Travertine
Although it is talked about less, travertine is one of the most frequently used stones in modern architecture. Its applications can include wall cladding, facade Materials, flooring , and more. Travertine is a sedimentary stone that is a form of limestone. Naturally, pure travertine is white, but because of impurities caused by rivers and springs we get golden brown, and yellow colors. These impurities, mainly Iron or other organic compounds left behind by the water, are also responsible for the colored bands and rings that we see in travertine. Travertine can be obtained in three different finishes: Tumbled, filled, and unfilled, Tumbled travertine and a weathered aged look that is created by tumbling the stone with other bits of stone, sand, and steel bearings. The filled finish is smooth and can be polished to a high gloss. Unfilled is more natural looking that filled because the tiny pits and pores are not filled in with epoxy like they are in the previous finish.

Care and Maintenance

Travertine is etched by acids, so spills with acidic foods including soft drinks and juice should be cleaned up immediately. Travertine should only be cleaned with neutral or mild alkaline-based cleaners. Acid-based cleaning chemicals can also etch the surface. Travertine absorbs oils and other liquids and is more easily stained than marble. So putting Travertine in a kitchen or heavily used bathroom is not a good idea. Like the other materials, it is recommended to seal travertine with a sealer. Talk to your fabricator or builder to get the best recommendations.

Stone Care text is provided by: Stone Profit Systems



Limestone
Limestone is a sedimentary rock that consist mainly of calcite and also contains calcareous remains of plants and animals. Limestone is a relatively soft stone. Therefore, it should be protected by using cutting boards when using knives, and by using place mats and trivets should be placed under ceramic dishes, and anything that is hot. It comes in neutral colors such as black, grey, white, yellow or brown. The stone is often used for flooring, wall cladding, counter tops, and fireplaces. Limestone usually comes in a finish that is honed or not polished. If the limestone is dense enough it can be polished, but not to the same sheen as granites and marbles.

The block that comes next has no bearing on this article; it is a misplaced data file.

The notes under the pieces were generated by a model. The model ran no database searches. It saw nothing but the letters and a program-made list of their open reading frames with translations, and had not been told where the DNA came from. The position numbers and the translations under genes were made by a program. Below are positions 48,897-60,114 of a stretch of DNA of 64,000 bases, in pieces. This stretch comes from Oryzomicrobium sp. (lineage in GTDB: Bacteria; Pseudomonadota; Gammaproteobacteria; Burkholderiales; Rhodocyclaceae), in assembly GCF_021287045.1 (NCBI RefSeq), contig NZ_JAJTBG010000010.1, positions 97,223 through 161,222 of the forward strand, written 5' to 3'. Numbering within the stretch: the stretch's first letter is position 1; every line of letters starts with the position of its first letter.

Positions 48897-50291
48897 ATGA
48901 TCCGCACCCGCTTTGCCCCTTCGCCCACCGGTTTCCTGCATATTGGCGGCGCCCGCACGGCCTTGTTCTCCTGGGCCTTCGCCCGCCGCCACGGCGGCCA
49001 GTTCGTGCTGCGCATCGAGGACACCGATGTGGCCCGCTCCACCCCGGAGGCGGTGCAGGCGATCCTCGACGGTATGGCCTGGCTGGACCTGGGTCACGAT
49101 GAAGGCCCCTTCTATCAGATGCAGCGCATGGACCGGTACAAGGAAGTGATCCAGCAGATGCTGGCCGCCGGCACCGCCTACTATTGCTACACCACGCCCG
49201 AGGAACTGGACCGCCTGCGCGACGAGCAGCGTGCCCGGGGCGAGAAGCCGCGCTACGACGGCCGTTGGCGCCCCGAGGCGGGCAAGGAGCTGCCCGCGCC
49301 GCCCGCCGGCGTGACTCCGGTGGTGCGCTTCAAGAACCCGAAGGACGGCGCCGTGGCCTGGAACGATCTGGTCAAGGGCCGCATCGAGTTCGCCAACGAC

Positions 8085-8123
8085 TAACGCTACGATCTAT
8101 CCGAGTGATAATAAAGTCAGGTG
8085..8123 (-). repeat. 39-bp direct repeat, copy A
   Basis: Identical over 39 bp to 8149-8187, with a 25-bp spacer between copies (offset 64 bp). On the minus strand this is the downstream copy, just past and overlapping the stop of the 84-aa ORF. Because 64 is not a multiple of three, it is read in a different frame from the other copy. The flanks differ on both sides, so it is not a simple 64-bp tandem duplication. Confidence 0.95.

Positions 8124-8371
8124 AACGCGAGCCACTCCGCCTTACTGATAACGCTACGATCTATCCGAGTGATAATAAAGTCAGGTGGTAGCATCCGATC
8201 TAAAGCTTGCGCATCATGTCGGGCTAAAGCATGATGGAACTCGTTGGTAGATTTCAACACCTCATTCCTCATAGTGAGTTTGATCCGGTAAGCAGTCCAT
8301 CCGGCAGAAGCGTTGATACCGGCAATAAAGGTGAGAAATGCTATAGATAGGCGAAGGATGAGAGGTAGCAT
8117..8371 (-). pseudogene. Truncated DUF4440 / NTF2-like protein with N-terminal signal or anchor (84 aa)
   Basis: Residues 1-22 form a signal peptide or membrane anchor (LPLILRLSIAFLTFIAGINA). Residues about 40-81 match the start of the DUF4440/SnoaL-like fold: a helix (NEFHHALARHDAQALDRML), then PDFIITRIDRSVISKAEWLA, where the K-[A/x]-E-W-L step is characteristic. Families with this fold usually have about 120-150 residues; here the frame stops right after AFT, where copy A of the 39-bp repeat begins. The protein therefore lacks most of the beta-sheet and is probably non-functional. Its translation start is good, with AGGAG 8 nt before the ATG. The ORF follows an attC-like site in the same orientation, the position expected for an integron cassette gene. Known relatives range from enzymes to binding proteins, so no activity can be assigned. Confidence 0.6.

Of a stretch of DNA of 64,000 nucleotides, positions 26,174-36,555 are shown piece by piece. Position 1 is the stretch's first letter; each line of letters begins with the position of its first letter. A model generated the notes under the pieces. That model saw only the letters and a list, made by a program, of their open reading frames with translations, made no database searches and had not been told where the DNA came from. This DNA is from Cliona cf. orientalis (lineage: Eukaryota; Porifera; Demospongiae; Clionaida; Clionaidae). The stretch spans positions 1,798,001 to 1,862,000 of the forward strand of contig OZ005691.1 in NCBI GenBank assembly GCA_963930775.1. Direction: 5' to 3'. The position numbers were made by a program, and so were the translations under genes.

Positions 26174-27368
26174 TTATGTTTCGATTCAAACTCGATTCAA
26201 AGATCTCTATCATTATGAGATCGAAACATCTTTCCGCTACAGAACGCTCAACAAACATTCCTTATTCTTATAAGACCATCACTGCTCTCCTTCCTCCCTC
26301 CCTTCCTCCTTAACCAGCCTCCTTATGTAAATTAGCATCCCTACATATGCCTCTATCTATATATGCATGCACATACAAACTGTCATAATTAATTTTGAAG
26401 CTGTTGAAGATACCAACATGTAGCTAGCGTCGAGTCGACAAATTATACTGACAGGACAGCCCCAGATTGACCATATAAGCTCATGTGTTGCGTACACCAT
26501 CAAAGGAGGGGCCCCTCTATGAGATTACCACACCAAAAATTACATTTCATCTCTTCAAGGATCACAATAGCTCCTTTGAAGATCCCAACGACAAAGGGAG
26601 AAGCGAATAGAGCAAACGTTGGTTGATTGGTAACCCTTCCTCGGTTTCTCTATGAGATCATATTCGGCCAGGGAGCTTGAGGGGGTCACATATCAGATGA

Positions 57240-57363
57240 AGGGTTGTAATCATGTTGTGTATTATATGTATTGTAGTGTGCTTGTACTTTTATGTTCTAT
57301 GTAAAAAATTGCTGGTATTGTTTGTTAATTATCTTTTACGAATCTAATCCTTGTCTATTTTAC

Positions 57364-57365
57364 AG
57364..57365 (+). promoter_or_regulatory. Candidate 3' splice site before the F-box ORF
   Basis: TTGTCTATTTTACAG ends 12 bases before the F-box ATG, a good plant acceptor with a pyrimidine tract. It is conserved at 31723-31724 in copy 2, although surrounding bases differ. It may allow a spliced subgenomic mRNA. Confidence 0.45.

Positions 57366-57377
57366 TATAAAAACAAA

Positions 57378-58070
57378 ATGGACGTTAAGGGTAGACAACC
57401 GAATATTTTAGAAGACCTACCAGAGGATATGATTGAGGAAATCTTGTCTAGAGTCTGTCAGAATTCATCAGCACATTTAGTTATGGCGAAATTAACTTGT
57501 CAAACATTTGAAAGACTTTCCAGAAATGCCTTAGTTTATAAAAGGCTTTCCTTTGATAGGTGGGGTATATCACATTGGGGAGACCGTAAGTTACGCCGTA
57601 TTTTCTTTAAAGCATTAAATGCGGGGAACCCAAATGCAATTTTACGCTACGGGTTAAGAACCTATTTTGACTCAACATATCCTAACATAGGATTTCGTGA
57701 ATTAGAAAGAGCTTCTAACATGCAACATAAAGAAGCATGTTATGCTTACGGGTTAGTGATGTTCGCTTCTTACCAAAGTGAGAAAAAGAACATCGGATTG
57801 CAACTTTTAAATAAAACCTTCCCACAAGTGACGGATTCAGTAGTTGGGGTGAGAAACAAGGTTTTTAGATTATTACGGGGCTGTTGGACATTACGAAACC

Care and Maintenance

Limestone, like marble, is sensitive to acids. One should not use acidic cleaning products, or should avoid leaving lemon or tomato juice to stand on the surface. if the acidic product is allowed to set the stone will etch, causing the color to fade and the texture to change. Lime stone is more porous than most other counter top surfaces, so it is easily stained if it is not sealed. All limestone should be treated with a penetrating stone sealer before installation. even after sealing the limestone it is important to clean up any spills immediately. Speak with your fabricator for their recommendations.

Stone Care text is provided by: Stone Profit Systems



Porcelain
Porcelain tiles are ceramic tiles that are made up of clay with specific properties to make the water absorption of 0.5% or less. Porcelain comes both glazed and unglazed. The pits and pores that exist in porcelain are filled in with a liquid glass that is baked into the surface when it is glazed. Glazed can be easier to clean, but unglazed have better slip resistance. Porcelain comes in a range of hardness and durability. There is a PEI rating that identifies what type of areas the porcelain tiles should be used in. The PEI rating ranges from class 0, which should only be used on walls so that there is no foot traffic, through class 5 which allows for heavy foot traffic like walk ways.

Care and Maintenance

For Glazed porcelain it is not necessary to apply a sealer to the tile, but is recommended to seal the grout between the tile. Unglazed porcelain should be sealed with a penetrating sealer on the tile itself as well as the grout. The surface should be swept, vacuumed, and dusted regularly. To clean further a mild cleaning solution and water should be used with a mop or sponge. The porcelain should then be rinsed with water to remove any film the cleaner might have left behind.

Stone Care text is provided by: Stone Profit Systems